presented by J. Scott Yaruss
Parents, teachers, and especially peers can play a significant role in reducing the likelihood of bullying for children who stutter. Part two of this two-part course will review specific strategies for educating those in the child’s environment.
J. Scott Yaruss, PhD, CCC-SLP, BCS-F, F-ASHA, is a Professor of Communicative Sciences and Disorders at Michigan State University. A board-certified specialist in fluency disorders, Dr. Yaruss has served on the board of directors for the National Stuttering Association and as Associate Coordinator for the American Speech-Language-Hearing Association’s Special Interest Division for Fluency Disorders. His research examines factors that may contribute to the development of stuttering in young children as well as methods for assessing and evaluating treatment outcomes in children and adults who stutter. Dr. Yaruss has published nearly 70 papers in peer-reviewed journals and more than 100 other articles, papers, and chapters on stuttering. He is author, co-author, or editor of several booklets, books, and brochures on stuttering, including the Overall Assessment of the Speaker’s Experience of Stuttering (OASES), a comprehensive evaluation tool for children, adolescents, and adults who stutter; Early Childhood Stuttering Therapy: A Practical Guide, School-Age Stuttering Therapy: A Practical Guide, and Minimizing Bullying for Children Who Stutter (all published by Stuttering Therapy Resources, Inc., a publishing company dedicated to developing useful resources for helping speech-language pathologists help people who stutter. Visit Stuttering Therapy Resources Dr. Yaruss has been named Speech-Language Pathologist of the Year by the National Stuttering Association and received the University of Pittsburgh School of Health and Rehabilitation Science Dean’s Distinguished Teaching Award. Dr. Yaruss teaches classes on stuttering and counseling methods for speech-language pathologists and frequently conducts workshops designed to help speech-language pathologists improve their ability to work with individuals who stutter. Click here for more information about Dr. Yaruss’s workshops.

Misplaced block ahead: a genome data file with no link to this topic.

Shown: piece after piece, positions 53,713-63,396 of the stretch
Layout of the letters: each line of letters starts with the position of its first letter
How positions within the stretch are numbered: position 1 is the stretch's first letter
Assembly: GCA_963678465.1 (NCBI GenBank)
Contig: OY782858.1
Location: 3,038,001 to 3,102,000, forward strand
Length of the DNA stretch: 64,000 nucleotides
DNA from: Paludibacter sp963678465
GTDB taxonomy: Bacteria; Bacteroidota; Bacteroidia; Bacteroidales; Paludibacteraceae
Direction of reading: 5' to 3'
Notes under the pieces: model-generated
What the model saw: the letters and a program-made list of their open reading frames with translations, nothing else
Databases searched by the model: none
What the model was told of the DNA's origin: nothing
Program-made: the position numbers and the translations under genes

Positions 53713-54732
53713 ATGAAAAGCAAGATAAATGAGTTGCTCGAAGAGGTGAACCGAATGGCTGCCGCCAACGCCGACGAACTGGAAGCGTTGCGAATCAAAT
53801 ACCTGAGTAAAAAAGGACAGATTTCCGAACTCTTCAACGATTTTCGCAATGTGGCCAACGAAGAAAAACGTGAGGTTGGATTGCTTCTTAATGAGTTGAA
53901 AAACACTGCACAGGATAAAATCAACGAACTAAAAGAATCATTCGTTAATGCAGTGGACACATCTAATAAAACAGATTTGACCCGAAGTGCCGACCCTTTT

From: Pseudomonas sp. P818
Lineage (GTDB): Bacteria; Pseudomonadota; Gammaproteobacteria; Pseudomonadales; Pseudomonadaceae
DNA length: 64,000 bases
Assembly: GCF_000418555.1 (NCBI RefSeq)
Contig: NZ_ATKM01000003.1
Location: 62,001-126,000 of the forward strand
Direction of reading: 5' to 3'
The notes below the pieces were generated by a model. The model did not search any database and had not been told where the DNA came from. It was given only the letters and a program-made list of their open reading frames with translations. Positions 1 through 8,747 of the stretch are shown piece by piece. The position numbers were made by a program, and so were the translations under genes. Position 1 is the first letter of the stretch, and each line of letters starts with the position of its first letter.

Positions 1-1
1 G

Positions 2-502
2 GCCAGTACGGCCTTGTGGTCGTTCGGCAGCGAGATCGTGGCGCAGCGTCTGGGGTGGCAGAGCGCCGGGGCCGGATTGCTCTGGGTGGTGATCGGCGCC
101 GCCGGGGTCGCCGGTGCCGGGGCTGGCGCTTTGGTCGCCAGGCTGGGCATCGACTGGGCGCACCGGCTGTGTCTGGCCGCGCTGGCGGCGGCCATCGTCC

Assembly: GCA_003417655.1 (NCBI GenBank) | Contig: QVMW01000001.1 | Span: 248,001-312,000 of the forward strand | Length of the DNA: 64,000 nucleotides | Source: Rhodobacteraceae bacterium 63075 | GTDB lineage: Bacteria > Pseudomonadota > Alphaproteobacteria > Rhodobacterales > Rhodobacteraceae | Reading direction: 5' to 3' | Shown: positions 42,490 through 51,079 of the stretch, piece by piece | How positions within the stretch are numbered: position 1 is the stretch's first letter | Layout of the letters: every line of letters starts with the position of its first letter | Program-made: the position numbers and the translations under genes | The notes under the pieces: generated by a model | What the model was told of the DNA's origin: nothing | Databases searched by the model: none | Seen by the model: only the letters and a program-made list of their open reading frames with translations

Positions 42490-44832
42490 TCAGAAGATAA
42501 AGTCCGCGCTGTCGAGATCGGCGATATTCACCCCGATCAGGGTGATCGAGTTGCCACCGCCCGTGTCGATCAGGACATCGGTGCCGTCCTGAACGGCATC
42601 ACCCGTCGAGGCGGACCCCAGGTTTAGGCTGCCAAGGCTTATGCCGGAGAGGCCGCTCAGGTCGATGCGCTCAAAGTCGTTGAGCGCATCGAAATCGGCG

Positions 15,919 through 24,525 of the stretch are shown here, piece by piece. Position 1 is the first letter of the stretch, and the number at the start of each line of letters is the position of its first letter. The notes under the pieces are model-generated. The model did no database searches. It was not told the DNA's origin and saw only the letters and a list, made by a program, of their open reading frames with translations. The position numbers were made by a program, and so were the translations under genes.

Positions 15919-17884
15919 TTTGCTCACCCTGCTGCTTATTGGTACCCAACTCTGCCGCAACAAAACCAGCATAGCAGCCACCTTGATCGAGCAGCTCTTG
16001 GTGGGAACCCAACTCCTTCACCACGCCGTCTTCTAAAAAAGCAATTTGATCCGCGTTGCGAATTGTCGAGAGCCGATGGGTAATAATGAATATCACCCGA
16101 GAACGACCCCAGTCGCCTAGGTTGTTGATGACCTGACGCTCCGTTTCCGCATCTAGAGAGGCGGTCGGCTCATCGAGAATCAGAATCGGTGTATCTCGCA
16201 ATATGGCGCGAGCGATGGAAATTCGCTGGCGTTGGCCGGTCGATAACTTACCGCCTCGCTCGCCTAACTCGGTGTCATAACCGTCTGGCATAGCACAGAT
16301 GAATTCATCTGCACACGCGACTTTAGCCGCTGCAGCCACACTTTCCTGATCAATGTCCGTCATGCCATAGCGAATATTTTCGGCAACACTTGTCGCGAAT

The more other children understand about stuttering, the less likely they are to engage in bullying behaviors. Chapter one will present several strategies for educating peers about stuttering.
Parents provide the “first line of defense” for helping to insulate children who stutter from the effects of bullying.
Teachers can play an important role in creating an environment where it is okay to stutter but not okay to bully other children because of stuttering (or anything else). Chapter three will review specific ways in which teachers can help to create a supportive environment and help the child who stutters in the classroom.